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ORIGINAL ARTICLE
Year : 2019  |  Volume : 16  |  Issue : 3  |  Page : 186-194

Using chamomile for alleviating oral mucositis among patients with head and neck cancer receiving radiotherapy


1 Department of Medical Surgical Nursing, Faculty of Medicine, Cairo University, Cairo, Egypt
2 Department of Clinical Oncology, Faculty of Medicine, Cairo University, Cairo, Egypt

Correspondence Address:
Asmaa M AbdElwadoud
Department of Medical Surgical Nursing, Faculty of Nursing, Cairo University, Cairo
Egypt
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Source of Support: None, Conflict of Interest: None


DOI: 10.4103/ENJ.ENJ_12_20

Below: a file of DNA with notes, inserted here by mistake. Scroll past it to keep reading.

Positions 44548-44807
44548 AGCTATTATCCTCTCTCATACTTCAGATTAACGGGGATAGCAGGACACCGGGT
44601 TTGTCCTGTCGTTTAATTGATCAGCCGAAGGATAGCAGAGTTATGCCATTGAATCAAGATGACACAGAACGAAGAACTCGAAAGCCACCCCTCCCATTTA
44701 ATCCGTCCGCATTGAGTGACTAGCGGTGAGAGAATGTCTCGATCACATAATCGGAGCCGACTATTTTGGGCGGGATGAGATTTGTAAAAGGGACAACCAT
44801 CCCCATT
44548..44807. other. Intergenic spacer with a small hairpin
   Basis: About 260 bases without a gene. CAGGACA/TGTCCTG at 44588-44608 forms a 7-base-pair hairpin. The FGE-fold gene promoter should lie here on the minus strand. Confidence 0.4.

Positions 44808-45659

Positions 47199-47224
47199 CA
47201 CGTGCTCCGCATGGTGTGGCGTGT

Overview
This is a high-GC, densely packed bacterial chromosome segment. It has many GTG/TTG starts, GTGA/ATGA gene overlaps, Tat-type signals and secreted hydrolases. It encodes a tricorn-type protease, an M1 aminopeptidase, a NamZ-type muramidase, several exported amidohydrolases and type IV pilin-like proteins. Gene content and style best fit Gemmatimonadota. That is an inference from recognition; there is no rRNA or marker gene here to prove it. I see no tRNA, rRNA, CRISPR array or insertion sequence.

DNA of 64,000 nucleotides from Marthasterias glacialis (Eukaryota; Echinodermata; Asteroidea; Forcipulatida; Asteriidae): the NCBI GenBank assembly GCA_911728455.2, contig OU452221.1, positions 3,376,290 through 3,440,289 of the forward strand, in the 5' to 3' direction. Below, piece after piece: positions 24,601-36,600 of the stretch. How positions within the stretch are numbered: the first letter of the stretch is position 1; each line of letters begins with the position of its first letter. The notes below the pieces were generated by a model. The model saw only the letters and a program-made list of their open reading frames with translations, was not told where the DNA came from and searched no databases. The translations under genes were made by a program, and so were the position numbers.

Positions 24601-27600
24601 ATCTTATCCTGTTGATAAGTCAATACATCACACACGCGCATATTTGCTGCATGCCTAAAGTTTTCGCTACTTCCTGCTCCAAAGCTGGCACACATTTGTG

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Background Radiotherapy-induced oral mucositis remains one of the main and most common adverse effects affecting all patients receiving radiotherapy for head and neck cancer (HNC). Aim To evaluate the use of chamomile on alleviating oral mucositis among patients with HNC receiving radiotherapy. Design A quasi-experimental nonequivalent control group interrupted time series design was utilized. Research hypotheses H1: patients who receive chamomile gel will have a statistically significant difference regarding oral mucositis grade compared with the control group who receive only routine hospital care. H2: patients who receive chamomile gel will have statistically significant lower mean severity scores of pain intensity associated with oral mucositis compared with those who receive only routine hospital care. H3: patients who receive chamomile gel will have statistically significant lower mean severity scores of patient-reported oral mucositis symptoms compared with those who receive only routine hospital care. Sample A convenient sample of 60 patients with HNC was recruited along 6 months. Tools Four tools were used to collect data: Structured Interview Questionnaire, National Cancer Institute Scoring for Mucositis, Patient-Reported Oral Mucositis Symptoms Scale, and Pain Numeric Rating Scale-11. Results In spite of the increase in oral mucositis grade among the study and the control groups, there was a statistically significant difference between both groups, and the increase in oral mucositis grade in the study group was significantly less than the control group. Moreover, there was a statistically significant difference in pain severity mean scores, as well as patient-reported oral mucositis symptom mean scores in favor of the study group that received chamomile gel compared with the control group that received only routine hospital care. Conclusion Chamomile gel was effective in reducing oral mucositis grade, severity of pain, as well as patient-reported oral mucositis symptoms in the study group compared with the control group.


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